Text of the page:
The Council of Agriculture (COA) has come under fire over its recent policy of asking its civil servants to keep tabs on media commentaries about its policies.
According to staff at the council’s Agriculture and Food Agency, the agency recently passed a notice to division chiefs in the production, storage and transport units as well as to agency branches across the nation to take turns monitoring political commentary shows starting this month and running to December.
The agency has asked staff to watch the news channels for two hours on weekday work shifts from 6pm to 12am and for three hours on vacation days from 11am to midnight, the staff said.
New regulations stipulate that agency staff who watch the channels may receive a bonus or additional vacation days, with funds paid out of the agricultural development fund or other administrative expenses, they said.
However, bonuses are not given to those who come across negative or important information, but fail to report it to the council’s Public Relations Division, they added.
Staff said people who last month had to monitor TVBS’ business channel — which usually runs until 11pm — are slated to be rotated this month to watching politically relevant programs on the ERA-News channel, which runs later into the night.
“The latest we had to stay up in June was 11pm, but in July we have to stay up until midnight,” said a staff member who wished to remain anonymous, adding that some officials within the agency who did not have to keep tabs on the media were now compelled to watch as well.
“People who don’t have cable TV at home, but are scheduled to keep tabs on TV programs have to go to relatives’ or friends’ houses or stay in the office just to watch the shows — it is unreasonable,” some staffers said, adding that their relatives should not be bothered by office policies.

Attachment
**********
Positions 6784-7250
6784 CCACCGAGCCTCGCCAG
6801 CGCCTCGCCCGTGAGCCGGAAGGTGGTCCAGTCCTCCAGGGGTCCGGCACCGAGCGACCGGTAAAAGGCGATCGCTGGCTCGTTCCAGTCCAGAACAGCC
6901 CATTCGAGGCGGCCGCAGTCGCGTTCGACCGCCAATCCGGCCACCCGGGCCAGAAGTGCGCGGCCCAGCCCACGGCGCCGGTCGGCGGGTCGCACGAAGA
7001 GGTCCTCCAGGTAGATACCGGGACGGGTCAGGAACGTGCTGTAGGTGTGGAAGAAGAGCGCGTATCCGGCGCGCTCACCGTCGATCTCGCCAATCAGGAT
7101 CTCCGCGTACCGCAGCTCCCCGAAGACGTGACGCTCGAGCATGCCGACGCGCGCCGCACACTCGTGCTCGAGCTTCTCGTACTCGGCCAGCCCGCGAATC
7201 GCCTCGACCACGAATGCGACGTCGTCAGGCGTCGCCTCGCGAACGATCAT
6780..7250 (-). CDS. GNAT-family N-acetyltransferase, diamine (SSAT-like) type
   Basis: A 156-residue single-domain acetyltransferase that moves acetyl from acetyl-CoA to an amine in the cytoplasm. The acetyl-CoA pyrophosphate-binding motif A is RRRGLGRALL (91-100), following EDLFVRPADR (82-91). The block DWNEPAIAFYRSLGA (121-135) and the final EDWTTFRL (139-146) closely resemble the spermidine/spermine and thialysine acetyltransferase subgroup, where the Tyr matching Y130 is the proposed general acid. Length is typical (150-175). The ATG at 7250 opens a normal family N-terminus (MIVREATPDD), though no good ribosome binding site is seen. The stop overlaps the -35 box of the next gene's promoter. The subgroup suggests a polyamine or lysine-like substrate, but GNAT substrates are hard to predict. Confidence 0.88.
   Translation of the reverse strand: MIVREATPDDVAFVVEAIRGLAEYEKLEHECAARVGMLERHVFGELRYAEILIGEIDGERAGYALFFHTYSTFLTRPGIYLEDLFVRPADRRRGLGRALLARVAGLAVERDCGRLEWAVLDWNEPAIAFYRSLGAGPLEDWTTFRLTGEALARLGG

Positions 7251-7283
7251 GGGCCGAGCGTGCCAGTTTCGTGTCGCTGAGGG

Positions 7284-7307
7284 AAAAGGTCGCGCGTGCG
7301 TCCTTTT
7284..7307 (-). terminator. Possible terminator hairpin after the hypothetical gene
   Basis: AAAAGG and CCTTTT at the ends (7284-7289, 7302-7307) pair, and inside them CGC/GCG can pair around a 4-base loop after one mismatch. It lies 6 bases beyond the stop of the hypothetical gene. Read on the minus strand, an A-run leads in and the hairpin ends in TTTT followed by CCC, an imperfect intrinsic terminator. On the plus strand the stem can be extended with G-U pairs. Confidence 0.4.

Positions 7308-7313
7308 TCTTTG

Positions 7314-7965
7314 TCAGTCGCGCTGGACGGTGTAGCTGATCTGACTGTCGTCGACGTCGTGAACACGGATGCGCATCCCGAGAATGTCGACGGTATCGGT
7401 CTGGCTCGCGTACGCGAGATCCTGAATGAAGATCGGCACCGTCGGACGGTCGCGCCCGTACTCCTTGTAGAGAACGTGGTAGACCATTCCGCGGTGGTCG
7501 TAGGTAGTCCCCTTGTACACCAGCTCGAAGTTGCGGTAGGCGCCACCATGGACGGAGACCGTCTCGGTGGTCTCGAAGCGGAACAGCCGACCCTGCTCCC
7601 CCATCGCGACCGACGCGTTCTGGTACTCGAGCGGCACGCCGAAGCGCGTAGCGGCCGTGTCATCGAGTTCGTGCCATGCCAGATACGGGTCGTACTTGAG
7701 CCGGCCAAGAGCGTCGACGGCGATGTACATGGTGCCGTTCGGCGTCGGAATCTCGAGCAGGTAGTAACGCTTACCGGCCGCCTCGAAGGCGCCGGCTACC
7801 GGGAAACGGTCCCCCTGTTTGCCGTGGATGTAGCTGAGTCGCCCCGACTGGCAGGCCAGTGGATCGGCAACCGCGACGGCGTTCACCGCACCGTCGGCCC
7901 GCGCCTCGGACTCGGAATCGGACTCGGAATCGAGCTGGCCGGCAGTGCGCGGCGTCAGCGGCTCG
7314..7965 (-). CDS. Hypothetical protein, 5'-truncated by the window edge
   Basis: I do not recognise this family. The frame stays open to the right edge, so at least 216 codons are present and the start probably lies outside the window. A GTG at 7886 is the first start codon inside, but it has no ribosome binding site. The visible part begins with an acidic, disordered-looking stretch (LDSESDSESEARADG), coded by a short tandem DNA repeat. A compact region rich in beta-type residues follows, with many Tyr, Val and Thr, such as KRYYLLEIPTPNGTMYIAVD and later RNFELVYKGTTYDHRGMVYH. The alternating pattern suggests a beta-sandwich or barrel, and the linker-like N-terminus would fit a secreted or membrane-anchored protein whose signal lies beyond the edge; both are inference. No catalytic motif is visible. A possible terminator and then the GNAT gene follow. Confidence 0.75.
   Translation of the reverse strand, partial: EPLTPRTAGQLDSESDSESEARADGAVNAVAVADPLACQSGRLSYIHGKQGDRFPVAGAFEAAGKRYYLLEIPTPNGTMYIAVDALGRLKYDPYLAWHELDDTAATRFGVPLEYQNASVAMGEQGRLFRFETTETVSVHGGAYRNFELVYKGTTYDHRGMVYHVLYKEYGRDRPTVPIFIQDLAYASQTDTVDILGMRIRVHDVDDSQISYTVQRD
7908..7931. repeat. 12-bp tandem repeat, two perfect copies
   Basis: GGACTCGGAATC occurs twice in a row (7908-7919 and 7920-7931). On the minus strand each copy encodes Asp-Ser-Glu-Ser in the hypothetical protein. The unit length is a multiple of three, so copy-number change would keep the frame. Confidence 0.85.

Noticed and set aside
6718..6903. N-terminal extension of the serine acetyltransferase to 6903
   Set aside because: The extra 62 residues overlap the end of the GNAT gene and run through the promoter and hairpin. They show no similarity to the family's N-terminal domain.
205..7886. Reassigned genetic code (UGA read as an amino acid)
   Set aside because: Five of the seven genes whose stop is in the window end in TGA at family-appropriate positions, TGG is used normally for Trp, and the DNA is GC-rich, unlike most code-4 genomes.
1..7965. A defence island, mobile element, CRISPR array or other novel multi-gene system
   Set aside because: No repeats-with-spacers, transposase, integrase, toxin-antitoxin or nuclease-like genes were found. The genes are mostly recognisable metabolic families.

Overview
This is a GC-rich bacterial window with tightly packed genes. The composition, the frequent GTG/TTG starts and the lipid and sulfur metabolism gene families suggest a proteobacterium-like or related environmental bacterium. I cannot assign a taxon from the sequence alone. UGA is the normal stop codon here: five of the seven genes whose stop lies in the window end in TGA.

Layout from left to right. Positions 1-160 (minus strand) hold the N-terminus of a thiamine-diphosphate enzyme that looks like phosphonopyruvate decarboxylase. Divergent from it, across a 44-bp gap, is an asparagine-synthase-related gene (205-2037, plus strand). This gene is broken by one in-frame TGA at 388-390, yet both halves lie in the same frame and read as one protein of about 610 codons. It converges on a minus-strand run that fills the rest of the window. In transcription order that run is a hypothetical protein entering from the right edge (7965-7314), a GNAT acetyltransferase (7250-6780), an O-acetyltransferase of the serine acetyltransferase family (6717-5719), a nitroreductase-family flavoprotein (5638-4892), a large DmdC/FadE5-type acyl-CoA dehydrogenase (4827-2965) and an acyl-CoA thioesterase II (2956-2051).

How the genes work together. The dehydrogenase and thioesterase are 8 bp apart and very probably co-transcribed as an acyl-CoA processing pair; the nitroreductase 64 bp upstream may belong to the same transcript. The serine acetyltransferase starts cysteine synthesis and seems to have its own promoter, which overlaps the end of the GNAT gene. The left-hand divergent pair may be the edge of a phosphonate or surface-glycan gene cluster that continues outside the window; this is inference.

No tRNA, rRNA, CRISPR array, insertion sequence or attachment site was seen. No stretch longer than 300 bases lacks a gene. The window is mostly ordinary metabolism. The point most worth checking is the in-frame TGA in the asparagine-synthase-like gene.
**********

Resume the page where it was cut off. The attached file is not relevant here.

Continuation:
Taiwan Rural Front spokesperson Tsai Hui-pei (蔡培慧) said the policy was “ridiculous.”
“Does the government have no confidence in its own policies? Why is it that civil servants have to shoulder the incompetence of their administrative officials?” Tsai said.
“If the government wanted to stop all the criticism, it should look at itself and do what it is supposed to instead of trying to control the damage,” she added.
It is one thing if the council and agency were simply trying to see what the media said about their policies and see where they went wrong, but interrupting civil servants’ normal working hours just to keep tabs on who is criticizing them is simply getting their priorities wrong, Tsai added.
However, agency director Li Tsang-lang (李蒼郎) said that as an organization of policy execution, it was the council’s and its agency’s job to take note of comments from all sources and see if there is anything that can be improved.
“If everyone had to take note of media commentaries by themselves it would be too heavy a burden, that’s why we’re working together to try to ease the pressure,” Li said, adding that the council and agency respect the media’s comments and would follow up on good suggestions.
Translated by Jake Chung, Staff Writer